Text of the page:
Evaluation: heuristic analysis

Heuristic analysis provides a way of objectively evaluating your own work or that of others against a set of design principles (“heuristics”). While it is a great way to pick up issues early on, it is not a replacement for observing real people using your system. We’ll get to usability testing later on!

ten usability heuristics

A nice little primer for Jakob Nielens’ 10 Usability Heuristics. This was created by João Machini and is used with permission

A quick overview

Heuristic analysis is something we’ve used sporadically in the past at the EBI, in different projects, and I blogged about using heuristics and other design principles (notably CRAP) a while ago. More recently, though, as part of a recent drive to begin looking at the design and delivery of the tools that the EBI provides, we have been able to begin to introduce evaluation according to heuristics as a more common activity across project teams at the EBI.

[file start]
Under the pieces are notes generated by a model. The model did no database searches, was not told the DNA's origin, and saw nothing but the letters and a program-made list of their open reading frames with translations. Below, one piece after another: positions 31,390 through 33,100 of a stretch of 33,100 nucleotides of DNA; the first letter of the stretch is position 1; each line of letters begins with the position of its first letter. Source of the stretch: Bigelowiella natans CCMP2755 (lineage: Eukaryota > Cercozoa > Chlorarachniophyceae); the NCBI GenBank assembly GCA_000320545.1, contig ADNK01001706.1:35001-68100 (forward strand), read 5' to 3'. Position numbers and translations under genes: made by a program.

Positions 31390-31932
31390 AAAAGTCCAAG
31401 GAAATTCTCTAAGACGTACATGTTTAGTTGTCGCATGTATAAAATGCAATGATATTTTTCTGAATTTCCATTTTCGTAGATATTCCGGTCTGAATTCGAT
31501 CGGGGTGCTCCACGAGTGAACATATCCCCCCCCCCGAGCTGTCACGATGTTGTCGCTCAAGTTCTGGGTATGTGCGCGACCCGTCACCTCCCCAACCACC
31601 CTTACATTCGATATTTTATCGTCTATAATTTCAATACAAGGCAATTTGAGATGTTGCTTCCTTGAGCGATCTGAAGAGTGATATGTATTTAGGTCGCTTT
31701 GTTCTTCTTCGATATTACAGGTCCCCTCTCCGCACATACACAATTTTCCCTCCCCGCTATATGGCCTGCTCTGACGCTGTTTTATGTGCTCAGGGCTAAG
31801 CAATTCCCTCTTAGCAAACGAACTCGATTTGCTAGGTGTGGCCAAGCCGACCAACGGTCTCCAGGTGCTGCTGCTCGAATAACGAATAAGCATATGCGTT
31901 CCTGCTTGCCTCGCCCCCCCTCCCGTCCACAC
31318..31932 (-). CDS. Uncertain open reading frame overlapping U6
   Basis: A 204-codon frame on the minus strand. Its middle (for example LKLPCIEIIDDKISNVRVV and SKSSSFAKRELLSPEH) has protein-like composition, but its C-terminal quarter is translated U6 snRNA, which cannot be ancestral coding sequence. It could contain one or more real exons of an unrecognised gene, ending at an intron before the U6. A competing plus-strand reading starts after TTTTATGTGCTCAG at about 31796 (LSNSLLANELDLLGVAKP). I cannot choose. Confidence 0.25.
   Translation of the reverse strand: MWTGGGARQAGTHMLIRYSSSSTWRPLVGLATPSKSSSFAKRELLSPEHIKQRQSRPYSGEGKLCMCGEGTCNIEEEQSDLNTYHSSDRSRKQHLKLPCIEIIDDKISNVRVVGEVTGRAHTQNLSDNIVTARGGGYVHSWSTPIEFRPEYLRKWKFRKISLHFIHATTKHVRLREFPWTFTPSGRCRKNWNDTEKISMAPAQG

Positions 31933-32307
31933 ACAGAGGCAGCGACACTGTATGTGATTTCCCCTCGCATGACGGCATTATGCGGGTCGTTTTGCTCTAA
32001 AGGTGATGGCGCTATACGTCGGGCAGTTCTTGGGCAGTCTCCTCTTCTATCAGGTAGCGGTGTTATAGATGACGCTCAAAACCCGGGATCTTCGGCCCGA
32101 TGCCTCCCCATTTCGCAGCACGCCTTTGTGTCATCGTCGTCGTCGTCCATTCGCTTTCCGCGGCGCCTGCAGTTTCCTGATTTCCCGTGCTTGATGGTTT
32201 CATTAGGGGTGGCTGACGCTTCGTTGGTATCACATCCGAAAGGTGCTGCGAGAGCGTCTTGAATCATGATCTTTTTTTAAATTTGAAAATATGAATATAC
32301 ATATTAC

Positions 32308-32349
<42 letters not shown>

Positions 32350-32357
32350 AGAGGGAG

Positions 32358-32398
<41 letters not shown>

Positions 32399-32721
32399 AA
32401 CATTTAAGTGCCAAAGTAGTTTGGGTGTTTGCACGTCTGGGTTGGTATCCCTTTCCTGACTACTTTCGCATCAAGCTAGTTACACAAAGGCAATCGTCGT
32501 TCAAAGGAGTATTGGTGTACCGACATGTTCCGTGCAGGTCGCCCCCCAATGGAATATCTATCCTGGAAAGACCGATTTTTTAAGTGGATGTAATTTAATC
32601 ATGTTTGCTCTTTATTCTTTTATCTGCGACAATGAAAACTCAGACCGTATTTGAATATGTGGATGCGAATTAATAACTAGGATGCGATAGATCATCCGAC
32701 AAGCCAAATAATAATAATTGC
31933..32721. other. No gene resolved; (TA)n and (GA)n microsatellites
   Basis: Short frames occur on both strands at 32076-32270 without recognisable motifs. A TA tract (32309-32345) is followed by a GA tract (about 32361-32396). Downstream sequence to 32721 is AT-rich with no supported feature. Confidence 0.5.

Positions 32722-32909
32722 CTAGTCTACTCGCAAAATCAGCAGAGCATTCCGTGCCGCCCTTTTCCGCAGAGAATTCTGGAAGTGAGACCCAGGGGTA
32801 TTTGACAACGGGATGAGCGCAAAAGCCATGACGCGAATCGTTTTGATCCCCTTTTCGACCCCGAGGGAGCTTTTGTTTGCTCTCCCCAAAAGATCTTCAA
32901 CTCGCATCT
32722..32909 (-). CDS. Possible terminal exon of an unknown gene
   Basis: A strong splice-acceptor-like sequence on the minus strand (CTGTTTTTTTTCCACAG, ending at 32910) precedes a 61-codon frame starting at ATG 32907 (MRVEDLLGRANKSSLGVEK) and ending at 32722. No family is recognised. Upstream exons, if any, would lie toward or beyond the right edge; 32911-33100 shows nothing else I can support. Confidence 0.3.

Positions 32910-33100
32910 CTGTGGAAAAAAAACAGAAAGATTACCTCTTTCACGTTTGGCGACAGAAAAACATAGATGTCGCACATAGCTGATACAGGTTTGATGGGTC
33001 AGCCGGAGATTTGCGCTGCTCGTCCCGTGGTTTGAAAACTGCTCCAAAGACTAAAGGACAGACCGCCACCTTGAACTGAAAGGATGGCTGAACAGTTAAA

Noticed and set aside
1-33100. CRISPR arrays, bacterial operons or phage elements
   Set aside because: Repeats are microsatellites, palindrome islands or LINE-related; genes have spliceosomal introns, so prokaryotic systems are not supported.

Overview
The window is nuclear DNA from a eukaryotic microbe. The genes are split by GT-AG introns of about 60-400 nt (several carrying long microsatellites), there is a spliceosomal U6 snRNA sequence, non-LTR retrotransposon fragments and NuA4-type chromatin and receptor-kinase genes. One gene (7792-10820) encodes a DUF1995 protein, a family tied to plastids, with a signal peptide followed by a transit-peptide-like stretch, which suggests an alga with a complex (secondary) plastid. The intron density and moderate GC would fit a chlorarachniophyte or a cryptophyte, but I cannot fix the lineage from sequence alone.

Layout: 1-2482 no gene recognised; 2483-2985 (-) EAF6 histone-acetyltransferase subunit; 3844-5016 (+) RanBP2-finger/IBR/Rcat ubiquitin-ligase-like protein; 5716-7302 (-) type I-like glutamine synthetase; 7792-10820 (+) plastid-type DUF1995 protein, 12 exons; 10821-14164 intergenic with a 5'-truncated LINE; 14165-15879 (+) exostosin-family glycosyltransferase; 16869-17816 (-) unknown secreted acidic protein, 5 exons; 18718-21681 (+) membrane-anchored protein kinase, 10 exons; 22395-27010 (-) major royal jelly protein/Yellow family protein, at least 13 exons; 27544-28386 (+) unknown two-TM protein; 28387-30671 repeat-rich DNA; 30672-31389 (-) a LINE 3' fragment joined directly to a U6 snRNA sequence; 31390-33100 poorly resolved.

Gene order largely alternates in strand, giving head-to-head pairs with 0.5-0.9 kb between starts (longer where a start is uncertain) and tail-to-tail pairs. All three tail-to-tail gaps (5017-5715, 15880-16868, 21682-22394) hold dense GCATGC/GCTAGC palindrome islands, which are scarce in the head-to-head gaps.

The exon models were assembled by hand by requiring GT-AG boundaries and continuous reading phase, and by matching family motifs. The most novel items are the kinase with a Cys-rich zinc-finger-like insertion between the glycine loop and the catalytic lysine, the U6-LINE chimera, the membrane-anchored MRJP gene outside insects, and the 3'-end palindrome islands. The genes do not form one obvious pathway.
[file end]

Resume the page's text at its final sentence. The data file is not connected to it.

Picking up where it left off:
Heuristics – a fancy word for principles or guidelines – offer a very useful framework for objectively evaluating, for example, a data visualisation tool, particularly in terms of usability. Importantly, this does not and should not replace the observation of real users carrying out real tasks with a tool, as I wrote above, but it can give you a way to catch usability issues cheaply before using time and resources to run usability tests.

While we begin to develop a more institute-wide approach to using heuristics at the EBI, we are working with a customised version of the heuristics developed by Rolf Molich and Jakob Nielsen – basically a big checklist. 


Perhaps the first thing I ever read about heuristic evaluation was on Usability Net, and I’d say that it still holds strong! That description references Jakob Nielsen’s article “How to conduct a heuristic analysis“.

The heuristics checklist we use at the EBI is a customised version of the System Checklist developed by Xerox. You could try that. I also like the “dev_hr.doc” (a Word doc you can download from the Usability Toolkit) way of approaching this, although trials with developers at the EBI suggested they weren’t so keen!

See also “User Interface Design and Evaluation” (Stone, Jarrett, Woodroffe, Minocha).


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